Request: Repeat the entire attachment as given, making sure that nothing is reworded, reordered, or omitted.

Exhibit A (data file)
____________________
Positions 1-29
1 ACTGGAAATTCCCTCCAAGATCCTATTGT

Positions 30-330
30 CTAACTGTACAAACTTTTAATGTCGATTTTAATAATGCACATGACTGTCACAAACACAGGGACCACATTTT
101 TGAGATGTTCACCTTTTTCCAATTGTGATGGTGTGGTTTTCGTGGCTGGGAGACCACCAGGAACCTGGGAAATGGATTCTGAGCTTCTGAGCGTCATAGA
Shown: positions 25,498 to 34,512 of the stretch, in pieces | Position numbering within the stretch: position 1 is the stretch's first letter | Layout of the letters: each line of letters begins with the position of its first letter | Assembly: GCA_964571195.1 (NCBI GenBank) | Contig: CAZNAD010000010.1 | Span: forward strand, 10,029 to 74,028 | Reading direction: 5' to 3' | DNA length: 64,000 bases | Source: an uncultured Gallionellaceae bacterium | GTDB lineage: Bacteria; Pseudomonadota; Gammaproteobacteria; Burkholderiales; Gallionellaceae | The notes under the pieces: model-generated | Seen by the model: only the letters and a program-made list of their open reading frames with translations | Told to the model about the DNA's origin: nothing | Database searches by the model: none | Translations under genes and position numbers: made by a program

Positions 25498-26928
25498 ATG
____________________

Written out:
Positions 1-29
1 ACTGGAAATTCCCTCCAAGATCCTATTGT

Positions 30-330
30 CTAACTGTACAAACTTTTAATGTCGATTTTAATAATGCACATGACTGTCACAAACACAGGGACCACATTTT
101 TGAGATGTTCACCTTTTTCCAATTGTGATGGTGTGGTTTTCGTGGCTGGGAGACCACCAGGAACCTGGGAAATGGATTCTGAGCTTCTGAGCGTCATAGA
Shown: positions 25,498 to 34,512 of the stretch, in pieces | Position numbering within the stretch: position 1 is the stretch's first letter | Layout of the letters: each line of letters begins with the position of its first letter | Assembly: GCA_964571195.1 (NCBI GenBank) | Contig: CAZNAD010000010.1 | Span: forward strand, 10,029 to 74,028 | Reading direction: 5' to 3' | DNA length: 64,000 bases | Source: an uncultured Gallionellaceae bacterium | GTDB lineage: Bacteria; Pseudomonadota; Gammaproteobacteria; Burkholderiales; Gallionellaceae | The notes under the pieces: model-generated | Seen by the model: only the letters and a program-made list of their open reading frames with translations | Told to the model about the DNA's origin: nothing | Database searches by the model: none | Translations under genes and position numbers: made by a program

Positions 25498-26928
25498 ATG